|but it's still snowing, we better take shelter.|
Today was a snow day for the government and pretty much everyone in DC/MD/VA. At lunch time Kraemer took Calder to the neighborhood hardware store in our hiking pack, bundled up and sheltered by an umbrella. They were predicting between 4-8 inches, which we easily accomplished. I heard we got 9. Calder enjoys getting out of the house any way he can, but his face was still icy by the time they returned from their mission. We are all simply itching for spring.
Calder had yesterday what I am hoping is his last Synagis shot. Synagis does not prevent infection but has the potential to make RSV infections less severe in high-risk infants. As I’ve said before, the cost is astronomical, and insurance is picky about who they authorize to receive it, but Calder qualifies. I’m grateful for it (and more so for the fact that we haven’t had to deal with RSV yet, knock on wood), yet taking him to these appointments is excruciating. He is smart enough to know what’s coming and claws your shoulders, hanging on for dear life so that you cannot put him on the scale (dosage is according to weight.) Poor sweet thing. Then I have to hold him and his hands down while two nurses each inject a vial into each thigh simultaneously. Excruciating. Last year the season was a long one so he still got a shot in April – I’m hoping we get to call it quits this month instead.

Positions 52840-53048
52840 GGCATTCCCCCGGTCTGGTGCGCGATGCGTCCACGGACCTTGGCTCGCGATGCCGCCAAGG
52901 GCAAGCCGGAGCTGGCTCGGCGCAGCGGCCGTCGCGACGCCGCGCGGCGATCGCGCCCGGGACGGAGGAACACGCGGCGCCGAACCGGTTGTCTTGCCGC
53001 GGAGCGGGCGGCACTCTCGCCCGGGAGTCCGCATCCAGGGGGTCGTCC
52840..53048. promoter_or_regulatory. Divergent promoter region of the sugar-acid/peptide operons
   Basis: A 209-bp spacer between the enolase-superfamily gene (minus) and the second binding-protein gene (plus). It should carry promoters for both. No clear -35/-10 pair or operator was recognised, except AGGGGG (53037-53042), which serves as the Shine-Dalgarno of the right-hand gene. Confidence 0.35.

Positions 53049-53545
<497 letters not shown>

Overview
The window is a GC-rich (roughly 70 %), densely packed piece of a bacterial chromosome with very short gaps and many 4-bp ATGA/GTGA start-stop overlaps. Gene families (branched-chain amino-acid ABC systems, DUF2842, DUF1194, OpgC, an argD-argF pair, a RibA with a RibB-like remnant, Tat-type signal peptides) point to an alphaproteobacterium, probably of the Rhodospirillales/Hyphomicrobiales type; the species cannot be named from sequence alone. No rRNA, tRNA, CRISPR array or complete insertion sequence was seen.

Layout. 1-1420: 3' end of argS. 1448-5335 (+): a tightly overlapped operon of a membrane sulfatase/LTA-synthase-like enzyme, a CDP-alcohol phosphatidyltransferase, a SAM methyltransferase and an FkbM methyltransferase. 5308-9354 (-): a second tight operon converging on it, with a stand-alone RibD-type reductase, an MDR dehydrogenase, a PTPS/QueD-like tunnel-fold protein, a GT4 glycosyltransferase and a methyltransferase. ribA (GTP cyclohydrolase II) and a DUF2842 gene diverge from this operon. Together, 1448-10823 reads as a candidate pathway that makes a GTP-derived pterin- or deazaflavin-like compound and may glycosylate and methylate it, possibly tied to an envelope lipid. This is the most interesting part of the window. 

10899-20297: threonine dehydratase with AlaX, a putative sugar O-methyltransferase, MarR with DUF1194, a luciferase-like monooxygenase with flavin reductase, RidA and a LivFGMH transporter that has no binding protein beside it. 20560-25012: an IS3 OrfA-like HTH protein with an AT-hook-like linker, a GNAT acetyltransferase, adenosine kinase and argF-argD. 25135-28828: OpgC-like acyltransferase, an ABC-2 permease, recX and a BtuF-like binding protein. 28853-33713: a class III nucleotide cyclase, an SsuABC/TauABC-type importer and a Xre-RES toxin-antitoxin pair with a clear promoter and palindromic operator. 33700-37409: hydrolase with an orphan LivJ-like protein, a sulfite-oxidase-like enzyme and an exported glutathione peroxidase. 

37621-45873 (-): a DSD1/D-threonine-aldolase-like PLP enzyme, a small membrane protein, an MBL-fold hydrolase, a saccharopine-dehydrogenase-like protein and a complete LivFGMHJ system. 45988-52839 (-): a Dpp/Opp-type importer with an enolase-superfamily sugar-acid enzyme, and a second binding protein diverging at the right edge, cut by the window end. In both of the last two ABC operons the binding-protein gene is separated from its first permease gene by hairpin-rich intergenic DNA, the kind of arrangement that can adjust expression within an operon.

|in fact, let's get outta here.|
|guys, i'm serious!!! (we left)|
Calder learned to sign “please” a couple months ago and now thinks that works for everything. “What would you like, Calder?” “Please!” He understands nearly everything I say to him, even before I expect him to understand it. Last week I was saying, more out of habit than anything else, as I do always try to narrate my actions for him, “Now we have to get your bib,” and instead of standing while I retrieved it, he scurried off to open the drawer, pull out a bib and hand it over to me. Our nanny speaks to him absolutely nonstop, nearly all of it in Spanish, so his providers have been surprised at his Spanish comprehension as well. He’s going to be bilingual and I’ll have no clue what he’s saying once he starts spouting words. His current project is learning how to clip himself into and out of his booster seat at the table; I’m happy to teach him how to snap in but not so much how to snap out. His mind works a mile a minute, and Kraemer and I enjoy just watching him go; he’s our entertainment. Sometimes I feel like a kid at the zoo watching a monkey.
|sporting Mom's sweater,|
handknit by great-Gram, circa early 1980s!
embracing his feminine side.
Re: my pregnancy, just like that, everything seemed fine and dandy again! At my next appointment, Dr M seemed far less concerned – perhaps it was because my cervical length was 3.7, which is just fine compared to when you really start to worry, knock on wood. (Since then, I had another measurement the next week of 4.19, even better.) He did not seem at all phased to learn we were going to pass on the surgery. That said, he maintained that I needed to telework, although concluded that if I wanted to negotiate with my supervisor to go once a week, that should be fine. The idea is to stay off my feet as much as possible and keep gravity from working against me. Overall, he told me that in terms of restricted movement, I needed to just take it easy and, when I asked about specific activities (like picking up Calder) use my best judgment. Interestingly, he told me his goal was to get me to 30 weeks, which caught me off guard as, hey, dude. My goal is 40!
|already breaking the [piggy] bank|